Resin Fossil of Ant-Mimicking Spider Discovered

Posted on March 27, 2024

Resin Ant Mimic Spider, Myrmarachne colombiana

Researchers have discovered a resin fossil of an ant-mimicking spider. The fossil was found in Columbia where there are no known living ant-mimicking spiders.

The fossil was preserved in copal, which is a less mature form of fossilized resin than amber. Copal can be up to 3 million years old but the spider was not dated because the sample was too small to age-test without a risk of damaging the fossil.

Paleobiologist George Poinar Jr. explains some of the benefits a spider disguising itself as an ant has. Poinar says, "Ants are particularly good creatures for spiders to pretend to be – many animals find ants distasteful or dangerous to eatAnts are aggressive in their own defense – they have a strong bite as well as a stinging venom, and they can call in dozens of nestmates as allies. Spiders, meanwhile, have no chemical defenses and are loners, which makes them vulnerable to being hunted by larger spiders, wasps and birds – predators that would rather avoid ants. So if a spider can be like an ant, it’s more likely to be unbothered."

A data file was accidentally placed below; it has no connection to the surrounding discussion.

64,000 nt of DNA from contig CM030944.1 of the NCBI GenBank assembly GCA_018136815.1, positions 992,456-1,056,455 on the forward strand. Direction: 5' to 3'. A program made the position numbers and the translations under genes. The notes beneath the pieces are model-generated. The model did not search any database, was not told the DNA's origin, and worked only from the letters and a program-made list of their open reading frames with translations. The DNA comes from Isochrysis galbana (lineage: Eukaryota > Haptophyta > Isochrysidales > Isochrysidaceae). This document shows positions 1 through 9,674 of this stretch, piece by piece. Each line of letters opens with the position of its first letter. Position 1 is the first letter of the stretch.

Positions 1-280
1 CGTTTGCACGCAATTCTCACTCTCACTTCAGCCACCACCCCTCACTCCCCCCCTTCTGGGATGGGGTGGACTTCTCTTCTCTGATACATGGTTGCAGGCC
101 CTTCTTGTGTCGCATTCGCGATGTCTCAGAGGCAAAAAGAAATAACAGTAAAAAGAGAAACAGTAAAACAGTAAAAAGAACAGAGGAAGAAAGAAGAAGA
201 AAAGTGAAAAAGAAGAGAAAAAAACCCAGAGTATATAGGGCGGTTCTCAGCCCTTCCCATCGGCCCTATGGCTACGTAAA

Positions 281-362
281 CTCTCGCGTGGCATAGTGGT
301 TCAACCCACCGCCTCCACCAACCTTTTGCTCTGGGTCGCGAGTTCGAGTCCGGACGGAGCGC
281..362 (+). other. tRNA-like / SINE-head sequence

Poinar also says, "It is a challenge for spiders to accomplish this magical transformation to ants. Ants have six legs and two long antennae, while spiders have eight legs and no antennae."

Poinar named the new ant-mimic spider species, Myrmarachne colombiana.

The research was published in the journal, Historical Biology.

Image: George Poinar Jr.

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